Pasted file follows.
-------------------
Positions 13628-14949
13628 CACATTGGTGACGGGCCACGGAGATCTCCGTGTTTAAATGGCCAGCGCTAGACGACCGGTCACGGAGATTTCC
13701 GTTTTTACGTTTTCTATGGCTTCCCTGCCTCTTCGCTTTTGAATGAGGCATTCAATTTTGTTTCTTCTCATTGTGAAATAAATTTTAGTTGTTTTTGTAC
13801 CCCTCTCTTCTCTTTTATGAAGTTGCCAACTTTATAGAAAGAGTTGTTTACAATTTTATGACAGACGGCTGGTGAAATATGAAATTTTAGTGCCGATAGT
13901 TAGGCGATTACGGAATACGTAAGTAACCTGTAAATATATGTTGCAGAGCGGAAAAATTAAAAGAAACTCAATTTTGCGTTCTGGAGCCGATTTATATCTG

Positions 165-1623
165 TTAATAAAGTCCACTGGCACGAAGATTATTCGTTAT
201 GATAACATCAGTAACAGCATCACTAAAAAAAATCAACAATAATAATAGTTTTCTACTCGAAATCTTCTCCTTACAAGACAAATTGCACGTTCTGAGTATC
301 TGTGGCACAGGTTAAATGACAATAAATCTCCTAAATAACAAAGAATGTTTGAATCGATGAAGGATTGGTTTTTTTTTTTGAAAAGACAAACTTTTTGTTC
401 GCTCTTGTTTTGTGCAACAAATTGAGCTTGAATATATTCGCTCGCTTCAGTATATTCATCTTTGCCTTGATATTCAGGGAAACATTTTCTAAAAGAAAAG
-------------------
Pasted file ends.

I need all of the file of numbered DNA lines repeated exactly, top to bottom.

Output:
Positions 13628-14949
13628 CACATTGGTGACGGGCCACGGAGATCTCCGTGTTTAAATGGCCAGCGCTAGACGACCGGTCACGGAGATTTCC
13701 GTTTTTACGTTTTCTATGGCTTCCCTGCCTCTTCGCTTTTGAATGAGGCATTCAATTTTGTTTCTTCTCATTGTGAAATAAATTTTAGTTGTTTTTGTAC
13801 CCCTCTCTTCTCTTTTATGAAGTTGCCAACTTTATAGAAAGAGTTGTTTACAATTTTATGACAGACGGCTGGTGAAATATGAAATTTTAGTGCCGATAGT
13901 TAGGCGATTACGGAATACGTAAGTAACCTGTAAATATATGTTGCAGAGCGGAAAAATTAAAAGAAACTCAATTTTGCGTTCTGGAGCCGATTTATATCTG

Positions 165-1623
165 TTAATAAAGTCCACTGGCACGAAGATTATTCGTTAT
201 GATAACATCAGTAACAGCATCACTAAAAAAAATCAACAATAATAATAGTTTTCTACTCGAAATCTTCTCCTTACAAGACAAATTGCACGTTCTGAGTATC
301 TGTGGCACAGGTTAAATGACAATAAATCTCCTAAATAACAAAGAATGTTTGAATCGATGAAGGATTGGTTTTTTTTTTTGAAAAGACAAACTTTTTGTTC
401 GCTCTTGTTTTGTGCAACAAATTGAGCTTGAATATATTCGCTCGCTTCAGTATATTCATCTTTGCCTTGATATTCAGGGAAACATTTTCTAAAAGAAAAG